Paradise Lost: Summary
Milton's epic poem Paradise Lost opens on the fiery lake of hell, where Satan and his army of fallen angels find themselves chained. Satan and his lieutenant Beelzebub get up from the lake and yell to the others to rise and join them. Music plays and banners fly as the army of rebel angels comes to attention, tormented and defeated but faithful to their general. They create a great and terrible temple, perched on a volcano top, and Satan calls a council there to decide on their course of action.
The fallen angels give various suggestions. Finally, Beelzebub suggests that they take the battle to a new battlefield, a place called earth where, it is rumoured, God has created a new being called man. Man is not as powerful as the angels, but he is God's chosen favorite among his creations. Beelzebub suggests that they seek revenge against God by seducing man to their corrupted side. Satan volunteers to explore this new place himself and find out more about man so that he may corrupt him. His fallen army unanimously agrees by banging on their swords.
Satan takes off to the gates of hell, guarded by his daughter, Sin, and their horrible son, Death. Sin agrees to open the gates for her creator (and rapist), knowing that she will follow him and reign with him in whatever kingdom he conquers. Satan then travels through chaos, and finally arrives at earth, connected to heaven by a golden chain.
God witnesses all of this and points out Satan's journey to his Son. God tells his Son that, indeed, Satan will corrupt God's favorite creation, man. His Son offers to die a mortal death to bring man back into the grace and light of God. God agrees and tells how his Son will be born to a virgin. God then makes his Son the king of man, son of both man and God.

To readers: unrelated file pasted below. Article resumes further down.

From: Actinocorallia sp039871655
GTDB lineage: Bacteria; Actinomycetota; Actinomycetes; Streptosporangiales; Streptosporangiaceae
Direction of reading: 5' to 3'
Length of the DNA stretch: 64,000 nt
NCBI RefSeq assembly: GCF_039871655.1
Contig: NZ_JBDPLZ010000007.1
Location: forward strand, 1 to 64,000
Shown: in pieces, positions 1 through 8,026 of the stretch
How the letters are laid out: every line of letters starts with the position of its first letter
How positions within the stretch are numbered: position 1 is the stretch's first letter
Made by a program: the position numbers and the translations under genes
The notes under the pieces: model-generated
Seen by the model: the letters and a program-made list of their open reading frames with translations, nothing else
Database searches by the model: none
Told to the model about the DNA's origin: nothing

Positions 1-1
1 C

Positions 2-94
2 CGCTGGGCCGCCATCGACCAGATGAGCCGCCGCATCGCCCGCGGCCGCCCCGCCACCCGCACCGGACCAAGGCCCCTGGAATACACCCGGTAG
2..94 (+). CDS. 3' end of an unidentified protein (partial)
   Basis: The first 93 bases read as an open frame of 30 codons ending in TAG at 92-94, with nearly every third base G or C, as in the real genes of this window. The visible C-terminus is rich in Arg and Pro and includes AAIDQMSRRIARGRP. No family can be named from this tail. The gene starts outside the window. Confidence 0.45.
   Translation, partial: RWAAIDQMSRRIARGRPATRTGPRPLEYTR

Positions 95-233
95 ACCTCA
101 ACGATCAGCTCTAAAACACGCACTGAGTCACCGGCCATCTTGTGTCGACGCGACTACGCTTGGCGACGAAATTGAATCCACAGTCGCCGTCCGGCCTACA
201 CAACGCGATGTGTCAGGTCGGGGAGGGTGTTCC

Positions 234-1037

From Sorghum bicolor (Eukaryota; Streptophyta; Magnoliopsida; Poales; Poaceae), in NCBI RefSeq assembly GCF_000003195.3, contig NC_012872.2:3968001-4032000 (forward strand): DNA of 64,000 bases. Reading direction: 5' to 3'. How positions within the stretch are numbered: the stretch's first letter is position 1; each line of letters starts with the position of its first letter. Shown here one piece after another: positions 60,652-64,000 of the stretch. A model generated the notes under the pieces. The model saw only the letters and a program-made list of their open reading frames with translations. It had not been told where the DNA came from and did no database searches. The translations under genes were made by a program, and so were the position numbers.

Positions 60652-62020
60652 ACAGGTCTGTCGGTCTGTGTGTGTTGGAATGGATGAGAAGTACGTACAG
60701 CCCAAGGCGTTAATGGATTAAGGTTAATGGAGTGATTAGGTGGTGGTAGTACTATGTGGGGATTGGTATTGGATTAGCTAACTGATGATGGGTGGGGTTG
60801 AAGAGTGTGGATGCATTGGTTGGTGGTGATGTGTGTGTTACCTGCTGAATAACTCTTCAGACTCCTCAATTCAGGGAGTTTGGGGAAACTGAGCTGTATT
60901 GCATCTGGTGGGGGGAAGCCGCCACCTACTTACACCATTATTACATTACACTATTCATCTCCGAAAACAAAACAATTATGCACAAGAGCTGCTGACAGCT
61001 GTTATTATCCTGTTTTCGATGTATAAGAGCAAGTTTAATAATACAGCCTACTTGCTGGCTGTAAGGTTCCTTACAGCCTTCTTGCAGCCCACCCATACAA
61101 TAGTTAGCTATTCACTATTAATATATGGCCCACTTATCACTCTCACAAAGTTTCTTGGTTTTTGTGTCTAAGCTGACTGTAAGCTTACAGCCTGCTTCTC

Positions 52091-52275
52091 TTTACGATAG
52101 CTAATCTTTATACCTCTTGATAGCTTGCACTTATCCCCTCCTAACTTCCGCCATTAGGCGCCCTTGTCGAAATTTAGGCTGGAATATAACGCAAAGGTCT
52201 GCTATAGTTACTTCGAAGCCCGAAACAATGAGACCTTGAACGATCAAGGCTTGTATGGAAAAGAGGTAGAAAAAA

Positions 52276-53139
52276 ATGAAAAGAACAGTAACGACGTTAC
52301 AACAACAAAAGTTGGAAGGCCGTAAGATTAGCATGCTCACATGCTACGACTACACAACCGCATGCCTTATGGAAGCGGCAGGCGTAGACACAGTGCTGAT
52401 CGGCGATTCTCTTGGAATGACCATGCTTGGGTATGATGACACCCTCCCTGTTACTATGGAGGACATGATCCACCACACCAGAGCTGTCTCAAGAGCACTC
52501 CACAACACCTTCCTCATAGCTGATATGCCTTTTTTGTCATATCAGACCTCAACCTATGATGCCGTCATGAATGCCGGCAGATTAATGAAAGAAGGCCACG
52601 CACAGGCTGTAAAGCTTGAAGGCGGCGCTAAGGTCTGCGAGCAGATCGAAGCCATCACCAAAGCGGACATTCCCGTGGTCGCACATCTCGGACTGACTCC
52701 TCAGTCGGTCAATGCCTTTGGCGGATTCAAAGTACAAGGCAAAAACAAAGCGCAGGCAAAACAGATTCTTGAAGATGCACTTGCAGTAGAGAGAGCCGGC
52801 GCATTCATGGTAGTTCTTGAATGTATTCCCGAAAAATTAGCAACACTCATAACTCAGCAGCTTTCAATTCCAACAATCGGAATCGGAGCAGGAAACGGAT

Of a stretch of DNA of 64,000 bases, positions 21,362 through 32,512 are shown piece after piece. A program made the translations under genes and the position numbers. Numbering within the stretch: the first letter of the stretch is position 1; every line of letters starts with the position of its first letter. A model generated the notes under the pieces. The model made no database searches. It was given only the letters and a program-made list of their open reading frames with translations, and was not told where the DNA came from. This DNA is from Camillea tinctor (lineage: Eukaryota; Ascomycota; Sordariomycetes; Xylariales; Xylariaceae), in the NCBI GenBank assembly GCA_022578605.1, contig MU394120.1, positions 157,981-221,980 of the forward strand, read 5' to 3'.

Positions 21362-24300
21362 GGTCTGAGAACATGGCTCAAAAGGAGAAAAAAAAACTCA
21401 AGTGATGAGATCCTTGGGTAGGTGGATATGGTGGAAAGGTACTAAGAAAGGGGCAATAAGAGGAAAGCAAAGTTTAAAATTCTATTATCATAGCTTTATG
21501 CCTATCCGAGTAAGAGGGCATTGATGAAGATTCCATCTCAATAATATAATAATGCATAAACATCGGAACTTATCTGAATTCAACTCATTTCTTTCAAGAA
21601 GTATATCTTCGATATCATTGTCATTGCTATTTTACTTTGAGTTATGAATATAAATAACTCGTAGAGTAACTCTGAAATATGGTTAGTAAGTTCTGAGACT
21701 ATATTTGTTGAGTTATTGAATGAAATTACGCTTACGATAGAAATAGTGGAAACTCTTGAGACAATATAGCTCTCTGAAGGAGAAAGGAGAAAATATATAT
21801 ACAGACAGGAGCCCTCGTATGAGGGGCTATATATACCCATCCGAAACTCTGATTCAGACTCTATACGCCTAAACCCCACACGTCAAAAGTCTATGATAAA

Meanwhile, Satan disguises himself as a handsome cherub in order to get by the angel Uriel who is guarding earth. Uriel is impressed that an angel would come all the way from heaven to witness God's creation, and points the Garden of Eden out to Satan. Satan makes his way into the Garden and is in awe at the beauty of Eden and of the handsome couple of Adam and Eve. For a moment, he deeply regrets his fall from grace. This feeling soon turns, however, to hatred.
Uriel, however, has realized that he has been fooled by Satan and tells the angel Gabriel as much. Gabriel finds Satan in the Garden and sends him away.
God, seeing how things are going, sends Raphael to warn Adam and Eve about Satan. Raphael goes down to the Garden and is invited for dinner by Adam and Eve. While there, he narrates how Satan came to fall and the subsequent battle that was held in heaven. Satan first sin was pride, when he took issue with the fact that he had to bow down to the Son. Satan was one of the top angels in heaven and did not understand why he should bow. Satan called a council and convinced many of the angels who were beneath him to join in fighting God.